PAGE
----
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Creosote Bush

Larrea tridentata

Twig of Larrea tridentata - pen and ink © by Michael Plagens

Sketch of a creosote bush twig observed at Courthouse Rock in the Eagletail Mts., La Paz Co., April 1992. (a) Oblong blobs of lac on the stems created by secretions of the Creosote Bush Lac Scale, Tachardiella larreae; (b) A pair of opposite, compound leaves host to blister-like galls caused by larvae of gall midges, Asphondylia.

Among the more usefull insects in the Sonoran Desert is a lac scale found on creosote bush. Like the lac scale (Laccifer lacca) from which commercial shellac is obtained, this immobile, plant sucking bug coats itself in a secretion of long chain hydrocarbons derived from excess sugars in the plant sap it consumes. Native Americans living in the Southwestern Deserts discovered that this insect's shell covering could be used as an adhesive. Upon gentle heating the lac liquifies and can be used like glue. For the insects the lac serves to protect them from the elements and some predators. Euler and Jones, 1956, reported an archeological find suggesting that this lac was also used to hermetically seal food inside a pottery jar.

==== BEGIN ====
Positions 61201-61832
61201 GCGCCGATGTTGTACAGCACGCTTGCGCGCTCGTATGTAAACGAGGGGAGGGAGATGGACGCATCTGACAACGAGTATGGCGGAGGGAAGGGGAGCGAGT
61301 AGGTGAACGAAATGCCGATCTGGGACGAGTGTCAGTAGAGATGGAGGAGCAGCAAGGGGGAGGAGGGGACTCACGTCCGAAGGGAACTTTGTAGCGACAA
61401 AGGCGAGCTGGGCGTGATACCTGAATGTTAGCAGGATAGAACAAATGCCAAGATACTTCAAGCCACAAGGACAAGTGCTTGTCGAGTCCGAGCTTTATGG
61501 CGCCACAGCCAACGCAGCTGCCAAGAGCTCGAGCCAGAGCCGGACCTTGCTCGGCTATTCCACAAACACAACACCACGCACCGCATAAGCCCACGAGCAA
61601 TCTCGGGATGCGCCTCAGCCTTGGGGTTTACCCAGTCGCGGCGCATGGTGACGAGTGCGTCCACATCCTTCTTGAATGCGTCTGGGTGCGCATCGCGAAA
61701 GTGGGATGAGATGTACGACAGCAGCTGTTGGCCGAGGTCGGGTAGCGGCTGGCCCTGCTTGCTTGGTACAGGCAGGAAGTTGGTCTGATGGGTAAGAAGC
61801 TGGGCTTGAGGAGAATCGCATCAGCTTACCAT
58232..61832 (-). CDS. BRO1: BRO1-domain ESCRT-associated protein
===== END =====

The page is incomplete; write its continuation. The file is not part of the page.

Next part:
These lumps on the twigs of creosote bush do not look much like insects at all. No legs, wings or other body parts are visible. The insects are completely covered by an orange-brown shell of lac. Minute wasp parasites are not detered by the hard lac coating, but may be partially detered by ants. Active scale insect colonies are usually attended by ants which gather honey dew and defend the scales against attack.

Zygophyllaceae -- Caltrop Family

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The leaf galls shown in the illustration are caused by gall midges, Asphondylia, very similar to the midges that cause larger, more conspicuous galls like those discussed on Page 3 .

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